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As far as hitchhiking/vagabond traveling go, Uruguay's a pretty easy place to hang out. Probably about 1 in 4 cars will give you a lift (outside of Montevideo). Unfortunately there are many stretches of desolate (but pretty) highway where you'll be lucky to see 4 cars pass in an hour. Expect long waits. The coast, from [[Chuy]] to [[Colonia De Sacramento]], is more trafficked and therefore an easier place to get a lift. The beaches aren't stunning but there are some cool towns, sand dunes, and even sea lions to be seen. Whether arriving to or departing from Montevideo, expect to use public transportation to get you into/out of town.
  
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==Sleeping out==
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Montevideo is the only city in the country where it's not recommended to sleep on the street. In the rest of the country, you can sleep rough without a care. Football stadiums are recommended. Scale a wall, watch out for night shift workers, and cozy up in a press box. Pretty luxurious. And you can shower at just about any service station for a dollar or two.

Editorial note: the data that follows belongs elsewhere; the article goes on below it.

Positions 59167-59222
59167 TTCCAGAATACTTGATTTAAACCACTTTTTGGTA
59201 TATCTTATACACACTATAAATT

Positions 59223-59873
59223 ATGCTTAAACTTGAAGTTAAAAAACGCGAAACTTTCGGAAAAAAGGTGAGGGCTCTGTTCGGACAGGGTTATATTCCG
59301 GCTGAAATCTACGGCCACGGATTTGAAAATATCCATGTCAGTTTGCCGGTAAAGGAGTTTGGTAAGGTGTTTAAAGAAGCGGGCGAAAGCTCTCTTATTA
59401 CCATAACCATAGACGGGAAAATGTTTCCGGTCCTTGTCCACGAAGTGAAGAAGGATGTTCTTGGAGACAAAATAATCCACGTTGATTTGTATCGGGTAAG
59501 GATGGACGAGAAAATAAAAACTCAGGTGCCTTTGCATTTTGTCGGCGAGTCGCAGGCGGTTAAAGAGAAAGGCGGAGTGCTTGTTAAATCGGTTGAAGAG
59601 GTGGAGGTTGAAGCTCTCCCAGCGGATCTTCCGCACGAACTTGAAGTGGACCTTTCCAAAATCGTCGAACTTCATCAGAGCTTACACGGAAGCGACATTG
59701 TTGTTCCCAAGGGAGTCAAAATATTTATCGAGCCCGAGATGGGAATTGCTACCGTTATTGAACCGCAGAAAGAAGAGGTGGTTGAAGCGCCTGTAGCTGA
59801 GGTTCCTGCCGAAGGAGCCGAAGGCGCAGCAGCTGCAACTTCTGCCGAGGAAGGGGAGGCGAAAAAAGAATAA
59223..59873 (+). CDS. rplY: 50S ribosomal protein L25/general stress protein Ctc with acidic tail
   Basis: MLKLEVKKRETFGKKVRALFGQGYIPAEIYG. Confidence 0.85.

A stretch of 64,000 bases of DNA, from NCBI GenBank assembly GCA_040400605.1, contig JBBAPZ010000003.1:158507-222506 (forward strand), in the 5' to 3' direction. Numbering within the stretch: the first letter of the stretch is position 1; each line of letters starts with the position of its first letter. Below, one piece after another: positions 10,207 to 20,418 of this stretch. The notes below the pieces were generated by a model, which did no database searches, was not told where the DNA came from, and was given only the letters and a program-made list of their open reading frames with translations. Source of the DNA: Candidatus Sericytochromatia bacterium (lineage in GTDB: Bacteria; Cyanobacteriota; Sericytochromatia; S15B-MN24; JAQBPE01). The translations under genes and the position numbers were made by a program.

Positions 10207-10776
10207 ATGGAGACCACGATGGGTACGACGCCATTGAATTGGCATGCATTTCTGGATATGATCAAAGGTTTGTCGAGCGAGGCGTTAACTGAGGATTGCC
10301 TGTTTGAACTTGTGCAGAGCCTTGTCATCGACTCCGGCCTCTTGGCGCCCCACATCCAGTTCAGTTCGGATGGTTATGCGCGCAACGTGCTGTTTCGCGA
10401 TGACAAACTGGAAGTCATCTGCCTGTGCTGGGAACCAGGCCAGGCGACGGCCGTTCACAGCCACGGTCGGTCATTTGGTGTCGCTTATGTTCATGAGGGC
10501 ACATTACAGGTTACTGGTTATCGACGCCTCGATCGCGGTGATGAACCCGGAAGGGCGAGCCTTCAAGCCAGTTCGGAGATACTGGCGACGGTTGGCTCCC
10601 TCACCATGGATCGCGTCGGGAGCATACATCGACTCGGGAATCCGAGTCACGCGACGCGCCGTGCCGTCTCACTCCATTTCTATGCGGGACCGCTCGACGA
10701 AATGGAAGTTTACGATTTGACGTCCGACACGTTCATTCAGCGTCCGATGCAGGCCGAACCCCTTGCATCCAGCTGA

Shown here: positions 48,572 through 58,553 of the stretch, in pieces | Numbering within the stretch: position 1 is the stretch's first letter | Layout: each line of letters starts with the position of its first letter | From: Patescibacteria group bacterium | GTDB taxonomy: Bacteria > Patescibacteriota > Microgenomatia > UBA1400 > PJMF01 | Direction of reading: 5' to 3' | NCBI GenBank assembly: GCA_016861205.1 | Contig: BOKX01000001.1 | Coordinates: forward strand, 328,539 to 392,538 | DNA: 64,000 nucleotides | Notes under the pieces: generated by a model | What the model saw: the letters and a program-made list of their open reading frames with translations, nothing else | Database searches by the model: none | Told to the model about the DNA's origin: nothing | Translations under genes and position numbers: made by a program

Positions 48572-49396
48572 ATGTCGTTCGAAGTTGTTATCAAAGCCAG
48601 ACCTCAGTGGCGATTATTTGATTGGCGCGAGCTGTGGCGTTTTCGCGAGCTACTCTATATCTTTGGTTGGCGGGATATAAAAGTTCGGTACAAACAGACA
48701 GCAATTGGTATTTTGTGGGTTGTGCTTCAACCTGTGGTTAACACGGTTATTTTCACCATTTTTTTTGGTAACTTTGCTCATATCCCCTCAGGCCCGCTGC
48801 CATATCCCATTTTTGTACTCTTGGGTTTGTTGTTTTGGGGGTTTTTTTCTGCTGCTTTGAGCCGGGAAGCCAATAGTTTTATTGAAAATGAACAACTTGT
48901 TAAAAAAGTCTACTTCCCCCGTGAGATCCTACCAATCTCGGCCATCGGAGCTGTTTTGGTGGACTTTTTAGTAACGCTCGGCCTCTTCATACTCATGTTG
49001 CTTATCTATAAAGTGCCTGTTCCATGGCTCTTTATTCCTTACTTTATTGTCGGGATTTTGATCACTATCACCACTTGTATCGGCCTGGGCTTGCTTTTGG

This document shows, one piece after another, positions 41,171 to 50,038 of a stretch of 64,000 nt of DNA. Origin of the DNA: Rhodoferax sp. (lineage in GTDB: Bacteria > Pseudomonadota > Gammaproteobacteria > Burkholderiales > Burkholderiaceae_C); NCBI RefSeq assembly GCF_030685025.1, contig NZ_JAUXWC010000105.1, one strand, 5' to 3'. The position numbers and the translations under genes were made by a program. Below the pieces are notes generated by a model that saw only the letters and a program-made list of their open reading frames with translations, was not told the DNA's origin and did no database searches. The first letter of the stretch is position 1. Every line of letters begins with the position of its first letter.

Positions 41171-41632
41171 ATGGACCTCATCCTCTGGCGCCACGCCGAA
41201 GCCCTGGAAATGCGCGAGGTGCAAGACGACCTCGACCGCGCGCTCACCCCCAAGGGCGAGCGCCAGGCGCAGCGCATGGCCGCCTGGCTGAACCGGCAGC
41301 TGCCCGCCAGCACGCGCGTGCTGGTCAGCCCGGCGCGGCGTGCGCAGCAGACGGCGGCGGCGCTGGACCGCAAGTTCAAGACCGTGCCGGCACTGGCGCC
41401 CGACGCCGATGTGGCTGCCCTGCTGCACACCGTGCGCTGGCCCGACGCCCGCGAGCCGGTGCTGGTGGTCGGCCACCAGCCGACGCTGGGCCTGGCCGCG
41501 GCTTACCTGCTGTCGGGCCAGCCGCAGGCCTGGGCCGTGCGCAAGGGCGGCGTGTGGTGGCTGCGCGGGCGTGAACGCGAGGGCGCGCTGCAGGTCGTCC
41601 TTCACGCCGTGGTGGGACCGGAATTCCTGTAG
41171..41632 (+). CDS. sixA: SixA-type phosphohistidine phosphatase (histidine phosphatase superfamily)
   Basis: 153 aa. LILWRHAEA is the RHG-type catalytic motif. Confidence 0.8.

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==Food==
 
Don't forget to try alfajores, a cookie-ish delicacy. Opt for homemade ones or the brand Punta Ballena. And to maximize your experience, you'll need to drink a lot of mate. For Uruguayans, yerba mate is practically a religion. Everyone carries a thermos and a mate gourd pretty much everywhere they go. "Me convidas con un mate?" is a good way to start a conversation and make a new friend. If you really wanna make friends here, point out that Uruguay advanced further in the World Cup than its two football powerhouse neighbors. And of course, Forlan is better than Messi.  
 
Don't forget to try alfajores, a cookie-ish delicacy. Opt for homemade ones or the brand Punta Ballena. And to maximize your experience, you'll need to drink a lot of mate. For Uruguayans, yerba mate is practically a religion. Everyone carries a thermos and a mate gourd pretty much everywhere they go. "Me convidas con un mate?" is a good way to start a conversation and make a new friend. If you really wanna make friends here, point out that Uruguay advanced further in the World Cup than its two football powerhouse neighbors. And of course, Forlan is better than Messi.  
  

Revision as of 07:12, 9 July 2010

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Flag of Uruguay Uruguay
Information
Language: Spanish
Capital: Montevideo
Population: 3,477,779